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Gov. Hobbs speaks at UA Water Resource Conference about optimism & partnerships

On Mar 13. Gov. Hobbs spoke at the UA Water Resources Research Center Conference, discussing legislative plans and future of water security

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Gov. Katie Hobbs speaking with attendees at the Water Resources Research 2024 Annual Conference at the University of Arizona on Wednesday, Mar. 13, 2024 in Tucson.

On Mar. 13, Gov. Katie Hobbs gave a keynote speech on day two of the Water Resources Research 2024 Annual Conference at the University of Arizona, speaking optimistically about making partnerships for the future of Arizona water. 

Hobbs spoke about the recently finalized lower basin state proposal for post-2026 Colorado River management. This plan was a collaborative effort between Arizona, California, and Nevada to balance water conservation responsibilities between all three states proposed to the Bureau of Reclamation.

The theme for the conference was “Implementing Water Solutions Through Partnerships”, with many of the presenters discussing collaborations to research and protect water resources. 

READ MORE: Students, faculty and officials voice concerns on University of Arizona's financial problems

“We have been able to put our differences aside and through the power of collaboration, we have a deal that protects Arizona from draconian cuts and ensures no Arizonan will be forced to cut their water use,” Hobbs said. 

Within the same week, an upper basin proposal coming out of Colorado, New Mexico, Wyoming and Utah was finalized, with a different approach for determining water usage and cuts

“We have a long path ahead of us and we still need to see commitments from the upper basin to equitably share in the responsibility of protecting the Colorado River,” said Hobbs. “But we have made tremendous progress and I am confident that through collaboration and perseverance, we can find solutions.”

Looking within Arizona, Hobbs discussed groundwater legislation, criticizing SB1221. This bill would change the regulations for groundwater pumps to create specialized local regulations through a petition. This would be a change from the use of active management areas that currently regulate groundwater usage in at-risk areas. 

“The legislature has moved forward with the Senate Bill 1221, making a mistake,” said Hobbs. “While proponents claim it would give rural communities a voice, it will silence them instead. It creates a convoluted process that would make it nearly impossible for our communities to manage their groundwater.”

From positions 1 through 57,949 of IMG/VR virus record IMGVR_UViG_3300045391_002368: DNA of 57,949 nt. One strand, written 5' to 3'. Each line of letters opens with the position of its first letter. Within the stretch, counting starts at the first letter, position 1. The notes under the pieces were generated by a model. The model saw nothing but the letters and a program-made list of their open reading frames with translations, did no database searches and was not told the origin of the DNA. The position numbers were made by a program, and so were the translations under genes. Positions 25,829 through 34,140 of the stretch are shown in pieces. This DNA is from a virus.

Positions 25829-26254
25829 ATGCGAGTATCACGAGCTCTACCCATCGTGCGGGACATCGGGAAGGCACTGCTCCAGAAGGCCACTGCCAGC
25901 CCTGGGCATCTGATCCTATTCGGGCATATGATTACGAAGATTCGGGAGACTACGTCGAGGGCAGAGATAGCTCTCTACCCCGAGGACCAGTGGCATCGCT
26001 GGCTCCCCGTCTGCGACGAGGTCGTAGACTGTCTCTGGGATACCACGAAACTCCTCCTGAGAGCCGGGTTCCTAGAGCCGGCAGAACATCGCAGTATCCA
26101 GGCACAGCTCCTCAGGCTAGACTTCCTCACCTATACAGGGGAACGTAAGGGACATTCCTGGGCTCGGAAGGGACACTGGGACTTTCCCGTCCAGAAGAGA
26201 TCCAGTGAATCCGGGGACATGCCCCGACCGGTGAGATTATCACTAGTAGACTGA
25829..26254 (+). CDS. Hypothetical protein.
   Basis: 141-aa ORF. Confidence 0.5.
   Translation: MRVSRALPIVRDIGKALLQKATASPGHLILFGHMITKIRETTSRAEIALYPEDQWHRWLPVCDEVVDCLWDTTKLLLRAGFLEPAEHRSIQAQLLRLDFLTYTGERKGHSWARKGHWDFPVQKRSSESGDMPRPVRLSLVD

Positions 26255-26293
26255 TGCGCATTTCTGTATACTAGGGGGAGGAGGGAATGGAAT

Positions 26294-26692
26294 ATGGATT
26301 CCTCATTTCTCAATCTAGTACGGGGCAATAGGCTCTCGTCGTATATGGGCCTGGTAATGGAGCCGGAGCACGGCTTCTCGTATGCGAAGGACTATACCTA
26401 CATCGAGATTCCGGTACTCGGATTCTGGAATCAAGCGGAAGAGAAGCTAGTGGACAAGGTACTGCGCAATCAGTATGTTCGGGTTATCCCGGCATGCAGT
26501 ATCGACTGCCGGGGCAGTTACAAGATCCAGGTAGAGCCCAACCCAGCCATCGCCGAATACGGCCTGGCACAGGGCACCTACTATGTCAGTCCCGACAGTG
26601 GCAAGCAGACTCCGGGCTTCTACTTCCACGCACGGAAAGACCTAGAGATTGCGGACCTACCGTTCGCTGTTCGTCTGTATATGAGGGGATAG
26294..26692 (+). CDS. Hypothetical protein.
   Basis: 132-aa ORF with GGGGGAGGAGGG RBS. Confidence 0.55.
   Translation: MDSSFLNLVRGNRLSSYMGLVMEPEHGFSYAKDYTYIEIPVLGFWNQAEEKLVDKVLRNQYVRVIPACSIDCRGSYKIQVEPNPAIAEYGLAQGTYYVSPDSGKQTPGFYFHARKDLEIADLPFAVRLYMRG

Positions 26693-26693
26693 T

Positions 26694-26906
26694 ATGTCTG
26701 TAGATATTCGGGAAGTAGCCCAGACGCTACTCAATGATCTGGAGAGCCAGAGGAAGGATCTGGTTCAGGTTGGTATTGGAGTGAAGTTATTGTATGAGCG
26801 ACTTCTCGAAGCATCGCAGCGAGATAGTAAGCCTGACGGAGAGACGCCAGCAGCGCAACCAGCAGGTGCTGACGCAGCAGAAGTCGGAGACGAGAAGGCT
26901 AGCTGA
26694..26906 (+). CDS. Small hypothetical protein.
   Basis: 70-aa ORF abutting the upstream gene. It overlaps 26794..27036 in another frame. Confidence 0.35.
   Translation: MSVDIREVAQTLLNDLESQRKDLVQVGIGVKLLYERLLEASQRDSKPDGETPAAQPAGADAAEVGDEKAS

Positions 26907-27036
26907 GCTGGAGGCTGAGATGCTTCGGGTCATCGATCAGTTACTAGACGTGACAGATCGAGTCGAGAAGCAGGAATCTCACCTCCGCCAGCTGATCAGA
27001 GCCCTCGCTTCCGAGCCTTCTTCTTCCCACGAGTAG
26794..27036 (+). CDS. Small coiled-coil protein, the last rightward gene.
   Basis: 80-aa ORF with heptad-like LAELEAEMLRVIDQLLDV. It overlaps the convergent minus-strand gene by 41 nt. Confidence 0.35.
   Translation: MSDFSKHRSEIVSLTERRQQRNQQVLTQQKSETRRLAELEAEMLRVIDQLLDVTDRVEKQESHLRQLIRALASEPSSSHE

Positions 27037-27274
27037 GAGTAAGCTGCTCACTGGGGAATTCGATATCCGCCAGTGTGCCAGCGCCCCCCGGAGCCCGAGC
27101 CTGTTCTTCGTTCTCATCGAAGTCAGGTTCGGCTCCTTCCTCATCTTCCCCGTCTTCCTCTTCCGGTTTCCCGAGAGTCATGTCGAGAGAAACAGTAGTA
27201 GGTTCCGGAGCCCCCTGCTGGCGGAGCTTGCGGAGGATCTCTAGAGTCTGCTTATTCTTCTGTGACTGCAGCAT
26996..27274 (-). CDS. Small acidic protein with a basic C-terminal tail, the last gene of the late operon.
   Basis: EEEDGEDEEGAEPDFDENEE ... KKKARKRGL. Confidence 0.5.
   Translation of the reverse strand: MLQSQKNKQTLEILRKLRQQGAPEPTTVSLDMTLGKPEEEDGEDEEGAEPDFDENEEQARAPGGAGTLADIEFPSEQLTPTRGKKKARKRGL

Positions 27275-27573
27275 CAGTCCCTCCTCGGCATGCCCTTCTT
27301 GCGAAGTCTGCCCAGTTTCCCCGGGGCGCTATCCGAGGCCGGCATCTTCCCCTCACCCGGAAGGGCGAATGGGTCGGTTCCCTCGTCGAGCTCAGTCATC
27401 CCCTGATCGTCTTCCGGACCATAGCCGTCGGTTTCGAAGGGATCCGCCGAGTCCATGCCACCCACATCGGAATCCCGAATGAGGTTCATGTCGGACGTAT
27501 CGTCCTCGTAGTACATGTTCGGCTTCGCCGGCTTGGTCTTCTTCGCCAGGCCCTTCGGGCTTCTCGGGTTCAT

Hobbs said she would veto SB1221 if it remained the same. 

“There is still a path forward for compromise, but should Senate Bill 1221 remain unchanged, it will not receive my signature,” said Hobbs. 

Some of the water professionals who spoke at the conference were from ASU, taking vastly different approaches to understanding and mitigating environmental concerns. 

Amy Flores is a program manager within the College of Global Futures. Her project, Storm Smart Schools, is a collaboration with the Watershed Management Group. They work to bring rainwater collection, community training and native plants to four schools, with plans to expand in the next four years. 

"There's tangible final products and there are intangibles. Intangibles being the relationships and how folks connect with water, how folks see what water they use ... And the tangible would be the actual rain garden itself," Flores said.

Somnath Mondal, a postdoctoral scholar at the School of Sustainable Engineering and the Built Environment, gave a presentation on advanced hydroclimatic monitoring. He implemented advanced modeling techniques to understand the true impact of Arizona’s drought. 

"When our national agencies make our disaster database they have not included the hot drought of 2023. So I feel like it was our job to put this hot drought (because) it was very severe over the state of Arizona, New Mexico and the country of Mexico," Mondal said in a presentation.

The Arizona Water Innovation Initiative was a co-sponsor for the event. They also work collaboratively through partnerships in Arizona to generate water solutions. The WRRC conference gave an interdisciplinary, multifaceted look at water security in the state, and the keynote speech from Gov. Hobbs set the tone of optimism, with more work left to be done. 

“I can say with certainty that we are moving the ball forward on securing our state’s water future,” said Hobbs. “What makes me the most hopeful is that there is such a fantastic group of water professionals here today who are taking these issues on and serving as leaders in Arizona’s water community.” 

Edited by Shane Brennan and Angelina Steel.

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